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Theogony: Genealogy of the Greek gods


Geneology of the Greek Gods

Not satisfied with what already existed in the way of genealogical trees of the Greek gods, I spent about a week researching and then creating the above genealogy tree of the three generations of the Greek gods, their Roman counterparts and their mortal spouses and/or liaisons. It is purposely small here, but in You and the Universe it is 8˝"x11", very legible, and color-coded for each of the three generations of the gods and their mortal consorts. You might just be able to see in the golden lines above (indicating the generation of Olympian gods) that Zeus, the king of the gods, was very active and no stranger to inter-generational incest.

©Carl Woebcke, 1991-2017. All rights reserved.





Since each of the planets is about to be introduced from astronomical, astrological, mythological and personal perspectives (You and the Universe), an overview of the Greek pantheon is in order. A genealogy of the Greek gods is necessarily complex. Not only was there was a great deal of incest, but it spanned all immortal generations as well. This is why the above image resembles a wiring diagram more than a human genealogy tree. For some of the gods there are differing versions as to lineage or origin as well. Venus either issued from the foam of Uranus’ genitals when they were cast into the sea ("Aphrodite" means foam-born in Greek), or she was simply the daughter of Zeus and Dione. And like Aphrodite some immortals have only one parent. Ouranos/Uranus was born of Gaia only, and Athena was born "full-blown" from Zeus’ forehead after Hephaestus struck him with his axe to relieve a splitting headache from Zeus’ having eaten Athena’s mother Metis (so perhaps in some weird fashion Athena did have two parents). I have pursued the Greek rather than the Roman gods because the latter—albeit naming our planets—are primarily derivative of the former.

There are many gods with the same name. Among those with the name "Pallas," for example, we can count:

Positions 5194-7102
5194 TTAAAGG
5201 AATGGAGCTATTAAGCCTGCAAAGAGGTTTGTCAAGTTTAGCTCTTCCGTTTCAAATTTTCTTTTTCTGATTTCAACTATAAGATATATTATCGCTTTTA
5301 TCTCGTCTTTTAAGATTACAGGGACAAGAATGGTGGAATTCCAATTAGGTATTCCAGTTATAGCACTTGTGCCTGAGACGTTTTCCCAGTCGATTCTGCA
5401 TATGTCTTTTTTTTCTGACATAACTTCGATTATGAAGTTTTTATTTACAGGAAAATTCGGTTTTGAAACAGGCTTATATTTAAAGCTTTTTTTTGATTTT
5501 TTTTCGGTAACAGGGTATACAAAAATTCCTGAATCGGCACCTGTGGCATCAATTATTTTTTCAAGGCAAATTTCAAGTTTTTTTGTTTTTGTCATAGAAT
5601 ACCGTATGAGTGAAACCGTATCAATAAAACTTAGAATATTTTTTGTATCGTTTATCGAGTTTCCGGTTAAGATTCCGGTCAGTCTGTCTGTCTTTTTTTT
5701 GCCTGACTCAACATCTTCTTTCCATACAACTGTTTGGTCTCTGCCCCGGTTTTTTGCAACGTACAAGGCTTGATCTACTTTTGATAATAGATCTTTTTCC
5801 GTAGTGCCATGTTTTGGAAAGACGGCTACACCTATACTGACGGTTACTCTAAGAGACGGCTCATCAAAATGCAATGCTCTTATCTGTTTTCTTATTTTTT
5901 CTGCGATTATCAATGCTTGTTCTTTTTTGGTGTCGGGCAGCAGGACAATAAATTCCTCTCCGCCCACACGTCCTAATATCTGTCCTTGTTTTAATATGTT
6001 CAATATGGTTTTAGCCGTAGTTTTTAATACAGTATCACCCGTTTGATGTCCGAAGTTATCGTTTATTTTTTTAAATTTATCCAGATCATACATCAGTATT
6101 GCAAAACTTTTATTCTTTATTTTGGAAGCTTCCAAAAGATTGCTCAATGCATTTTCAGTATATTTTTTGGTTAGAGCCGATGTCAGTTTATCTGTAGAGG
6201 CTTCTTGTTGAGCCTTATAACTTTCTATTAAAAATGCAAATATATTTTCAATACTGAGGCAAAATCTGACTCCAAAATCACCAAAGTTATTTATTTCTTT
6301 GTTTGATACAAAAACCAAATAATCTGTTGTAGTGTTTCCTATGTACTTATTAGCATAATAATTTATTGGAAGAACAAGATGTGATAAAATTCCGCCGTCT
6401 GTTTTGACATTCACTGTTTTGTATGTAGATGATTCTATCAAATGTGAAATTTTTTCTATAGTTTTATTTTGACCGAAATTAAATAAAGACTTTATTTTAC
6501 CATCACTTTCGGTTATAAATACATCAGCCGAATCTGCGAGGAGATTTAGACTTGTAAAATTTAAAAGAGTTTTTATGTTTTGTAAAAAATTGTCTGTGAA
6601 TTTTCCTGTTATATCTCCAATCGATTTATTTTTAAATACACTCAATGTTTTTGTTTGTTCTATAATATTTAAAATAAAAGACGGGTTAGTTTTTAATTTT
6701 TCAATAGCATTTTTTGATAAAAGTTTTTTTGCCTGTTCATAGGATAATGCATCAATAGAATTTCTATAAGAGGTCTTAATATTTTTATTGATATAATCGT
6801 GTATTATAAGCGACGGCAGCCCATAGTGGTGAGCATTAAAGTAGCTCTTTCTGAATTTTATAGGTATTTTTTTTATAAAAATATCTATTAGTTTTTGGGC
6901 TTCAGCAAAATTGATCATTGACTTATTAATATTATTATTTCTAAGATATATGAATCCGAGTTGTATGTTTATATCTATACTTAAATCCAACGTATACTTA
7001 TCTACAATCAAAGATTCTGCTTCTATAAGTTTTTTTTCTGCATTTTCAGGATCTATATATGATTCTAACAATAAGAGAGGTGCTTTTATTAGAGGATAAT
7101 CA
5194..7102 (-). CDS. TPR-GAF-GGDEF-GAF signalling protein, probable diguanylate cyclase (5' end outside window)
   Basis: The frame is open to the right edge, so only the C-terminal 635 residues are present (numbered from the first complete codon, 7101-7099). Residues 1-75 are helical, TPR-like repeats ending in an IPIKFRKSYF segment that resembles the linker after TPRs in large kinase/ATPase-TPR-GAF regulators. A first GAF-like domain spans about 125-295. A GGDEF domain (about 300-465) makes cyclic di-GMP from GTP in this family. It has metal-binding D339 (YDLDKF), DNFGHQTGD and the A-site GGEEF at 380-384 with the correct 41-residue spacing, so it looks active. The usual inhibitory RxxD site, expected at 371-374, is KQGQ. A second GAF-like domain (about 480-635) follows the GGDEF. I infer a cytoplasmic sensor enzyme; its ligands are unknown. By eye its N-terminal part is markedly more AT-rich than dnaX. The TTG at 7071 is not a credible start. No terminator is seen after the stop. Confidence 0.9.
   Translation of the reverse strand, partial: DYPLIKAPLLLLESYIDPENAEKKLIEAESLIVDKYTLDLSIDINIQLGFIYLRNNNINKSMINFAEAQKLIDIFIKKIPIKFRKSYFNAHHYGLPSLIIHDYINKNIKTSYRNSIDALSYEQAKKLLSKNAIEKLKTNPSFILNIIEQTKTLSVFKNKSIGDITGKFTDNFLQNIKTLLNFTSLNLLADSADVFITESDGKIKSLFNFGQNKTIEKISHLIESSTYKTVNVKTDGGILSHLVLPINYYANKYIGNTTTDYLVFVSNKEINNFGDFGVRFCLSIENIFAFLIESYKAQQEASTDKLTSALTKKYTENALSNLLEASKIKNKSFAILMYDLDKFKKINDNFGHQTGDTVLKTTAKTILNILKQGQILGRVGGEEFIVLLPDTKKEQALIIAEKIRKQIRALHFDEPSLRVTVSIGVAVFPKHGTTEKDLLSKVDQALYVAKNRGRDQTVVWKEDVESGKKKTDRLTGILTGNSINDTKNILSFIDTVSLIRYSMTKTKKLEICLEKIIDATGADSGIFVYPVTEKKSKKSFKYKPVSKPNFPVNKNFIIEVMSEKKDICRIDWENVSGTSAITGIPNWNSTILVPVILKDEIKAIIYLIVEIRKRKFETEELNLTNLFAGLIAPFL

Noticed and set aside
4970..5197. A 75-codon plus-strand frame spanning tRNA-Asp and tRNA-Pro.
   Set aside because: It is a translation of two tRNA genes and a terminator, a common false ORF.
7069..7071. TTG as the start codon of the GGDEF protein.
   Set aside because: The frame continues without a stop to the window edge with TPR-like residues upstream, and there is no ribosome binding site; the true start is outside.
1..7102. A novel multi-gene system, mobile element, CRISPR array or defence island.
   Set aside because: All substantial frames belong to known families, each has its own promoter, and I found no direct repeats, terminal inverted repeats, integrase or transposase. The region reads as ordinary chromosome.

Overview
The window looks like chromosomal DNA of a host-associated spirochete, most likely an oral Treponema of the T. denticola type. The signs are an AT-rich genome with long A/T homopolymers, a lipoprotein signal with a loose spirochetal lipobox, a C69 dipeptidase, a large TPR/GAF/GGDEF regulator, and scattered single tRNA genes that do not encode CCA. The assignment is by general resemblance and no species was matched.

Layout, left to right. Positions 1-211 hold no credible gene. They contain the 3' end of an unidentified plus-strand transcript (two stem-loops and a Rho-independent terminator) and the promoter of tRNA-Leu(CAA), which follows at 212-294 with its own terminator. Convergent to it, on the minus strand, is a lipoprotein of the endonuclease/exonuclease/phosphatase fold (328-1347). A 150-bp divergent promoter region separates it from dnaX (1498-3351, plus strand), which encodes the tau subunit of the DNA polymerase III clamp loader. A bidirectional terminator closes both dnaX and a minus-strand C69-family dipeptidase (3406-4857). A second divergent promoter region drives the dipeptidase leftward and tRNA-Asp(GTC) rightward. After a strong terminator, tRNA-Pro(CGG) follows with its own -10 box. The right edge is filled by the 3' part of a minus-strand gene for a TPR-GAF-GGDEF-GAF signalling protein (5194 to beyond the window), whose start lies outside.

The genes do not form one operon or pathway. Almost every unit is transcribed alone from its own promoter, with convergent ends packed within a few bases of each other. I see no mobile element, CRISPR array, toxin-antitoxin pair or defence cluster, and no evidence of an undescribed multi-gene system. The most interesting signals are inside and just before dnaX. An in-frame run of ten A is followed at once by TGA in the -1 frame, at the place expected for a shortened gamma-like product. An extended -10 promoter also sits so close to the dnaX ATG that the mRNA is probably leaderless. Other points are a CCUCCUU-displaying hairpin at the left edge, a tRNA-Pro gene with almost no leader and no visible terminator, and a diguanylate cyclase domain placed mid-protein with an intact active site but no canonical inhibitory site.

1) the Titan son of Crius and Eurybia, husband of Styx;

2) a Giant killed by Athena when he tried to rape her, an act also
             attributed to Pallas 1) who is sometimes Athena’s father;

3) Athena’s sister, daughter of Triton whom Athena accidentally killed;

4) the goddess Pallas Athena, so named in honor of Pallas 3), or after
             Pallas 1) or 2) with whose skin she covered her shield, the Aegis;

5) the son of Evander and an ally of Aeneas;

6) the son of Lycaon and grandfather of the same Evander;

7) the father of Selene and the son of Megamedes; and

8) one of fifty sons of the Athenian king Pandion.

Hesiod’s Theogony, a 1022-line epic poem, is the primary source for the diagram above and for the stories of the gods and goddesses throughout this book. "Theogony" means generations or genealogy of the gods; and Hesiod’s work is a hymn to Zeus with cosmogony (history of the gods) and cosmology. As the early Hellenes sought unanimity in matters of religion, this work served as religious canon for them in the way that Moses’ Bible served the Jews. Although Hesiod wrote in the eighth century BC, he is thought to have drawn on work from millennia earlier. The Theogony, however, is officially considered a poem whose date and authorship are unknown.

In Theogony—after he tells us he has received the Muses’ blessings—Hesiod details the three generations of the gods. The first generation issued spontaneously out of Chaos: Gaia, Nyx, Erebus, Eros and Tartarus. They and their sometimes parthenogenetic offspring are displayed in dark blue and black in the top three lines in the diagram. The second generation—the Titans led by Zeus’ father Kronos— are displayed in red in the third to fifth lines. And the third generation, Kronos and Rhea’s children and their offspring, are shown in the remainder of the diagram.

Except for the Sun, Kronos/Saturn and Ouranos/Uranus, the planets were named for the 12 gods and goddesses who lived on Mt. Olympus known as the Olympians or the Dodekatheon. Indicated by gold lines and text (Roman names on a second line), they were Zeus, his wife Hera, his brothers Poseidon and Hades, Zeus’ sons by Hera: Ares and Hephaestus, Hermes his son by Maia, the twins Apollo and Artemis by Leto, his elder sister Hestia, Athena by Metis, and the foam-born Aphrodite. Hestia, Hebe, Helios, Demeter (Zeus’ sixth sibling), Dionysus, Hades and Persephone were actually a variable group from whose number the 12 Olympian gods were completed. Hestia gave her position to Dionysus to live among mortals, sometimes returning to tend the Olympian hearth when Dionysus would not accept the offer of being an Olympian. Hades (who lived in the underworld of the dead) was often not counted. And the nine months of each year she was not Hades’ queen, Persephone lived on Mt. Olympus with her mother, Demeter.

This Genealogy of the Greek Gods page and much of this 600-page resource website are excerpted from You and the Universe.


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© Carl Woebcke: Genealogy of Greek Mythology: Origin of the Gods, 1991-2017. All rights reserved.